If you’ve seen BeVox in concert, you’ll have seen me very much front and centre. I conduct the choir, I talk to the audience between songs, I accompany soloists on the piano, and I’ve even been known to sing too (as a soloist, or in duets or ensembles with other singers). If I had a different mindset, if I let ego creep into things, it would be very easy for BeVox concerts to become “The Timothy Allen Show”. But I don’t think anyone would come away from one of our performances thinking that it was all about me (at least, I hope they wouldn’t!). There are a few things that I do, very deliberately, that show the audience that the stars of the show are the singers. They are small things, but I think they make a difference. One of the subtlest of these things is the order in which people bow at the end of the concert. In many choirs, where the conductor has brought their ego with them, they will bow first, and often several times, before they acknowledge the choir. And in a lot of cases, that’s all the choir get – an acknowledgement. With BeVox, the first and second bows are taken by the choir. That’s who the audience have come to see – not me. I will take a bow, to thank the audience for their applause and to acknowledge my part in the success of the performance, but that comes after the choir’s bows – always.

Wherever possible, as the choir leave the stage, I’ll be there congratulating them on their performance – often in the wings, or on a staircase between the stage and the dressing rooms. And then, whilst the choir are backstage, enjoying their success, I’ll be back on the stage again, starting to pack away our equipment. It’s a funny thing, but I take great satisfaction in packing away the PA gear, the piano, the microphones, the cables and mixing desk etc at the end of a concert. It reminds me that I’m just a cog in the machine, no more or less important than anyone else on the stage.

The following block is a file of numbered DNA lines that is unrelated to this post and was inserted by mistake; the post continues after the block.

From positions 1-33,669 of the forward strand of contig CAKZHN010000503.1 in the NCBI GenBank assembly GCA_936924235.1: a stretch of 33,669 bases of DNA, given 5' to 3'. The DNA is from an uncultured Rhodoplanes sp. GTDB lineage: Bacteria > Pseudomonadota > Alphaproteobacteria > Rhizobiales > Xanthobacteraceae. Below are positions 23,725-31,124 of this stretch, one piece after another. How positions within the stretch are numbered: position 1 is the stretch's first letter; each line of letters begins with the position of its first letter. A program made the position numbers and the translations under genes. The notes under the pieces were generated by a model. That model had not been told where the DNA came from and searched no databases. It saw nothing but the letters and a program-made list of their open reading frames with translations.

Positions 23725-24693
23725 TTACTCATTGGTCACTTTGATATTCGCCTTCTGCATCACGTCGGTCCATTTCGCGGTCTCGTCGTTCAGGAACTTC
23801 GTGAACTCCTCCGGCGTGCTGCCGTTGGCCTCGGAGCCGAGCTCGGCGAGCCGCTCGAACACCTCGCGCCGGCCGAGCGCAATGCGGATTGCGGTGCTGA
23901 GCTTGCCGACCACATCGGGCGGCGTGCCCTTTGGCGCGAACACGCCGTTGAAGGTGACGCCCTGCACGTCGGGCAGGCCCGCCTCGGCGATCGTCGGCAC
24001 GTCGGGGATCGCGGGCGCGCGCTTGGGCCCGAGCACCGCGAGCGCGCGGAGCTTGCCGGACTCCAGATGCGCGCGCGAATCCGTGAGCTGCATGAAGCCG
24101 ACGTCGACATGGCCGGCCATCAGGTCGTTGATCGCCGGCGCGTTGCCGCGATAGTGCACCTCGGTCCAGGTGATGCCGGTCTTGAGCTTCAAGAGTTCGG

This philosophy can be misunderstood as weakness. In our current society, having strong views and imposing them on others is often seen as strength, which makes a more collaborative approach appear weaker by comparison. I do have a very clear vision of what I want the choir to be, but this is a vision of the processes we’ll use, not the end result we’ll achieve. It’s also a vision informed by feedback from our singers and audience members. Note that this is only “informed by”, not “dictated by” – I do take the views of singers very seriously, but if they would take the choir in a direction that I don’t think is in the whole choir’s best interests, I won’t stray from our course (there’s that safety net again…). Anytime that a singers makes a suggestion, I’ll always thank them for it – and either incorporate it into our future plans, or explain why I’m not able (or willing) to. This means that every singer has a voice in the choir – not just a singing voice, but a personal voice too – whilst at the same time, they can exercise that voice in a safe space, secure in the knowledge that the responsibility for keeping the choir successful is mine.

In future posts, I’d like to explore some of the consequences of running the choir with this philosophy. It can be really empowering for people, and make a fundamental difference to their lives, way beyond just the singing. At the same time, it can have its dangers too, and if people don’t truly “get” where we’re coming from, they can struggle with the freedom our approach brings. And, to be completely frank, it poses challenges for me too – there is a delicate balancing act between BeVox the choir, BeVox the community, and BeVox the company, and navigating a sensible course between these three poles isn’t always easy.

Author: Tim Allen (admin)

Director of BeVox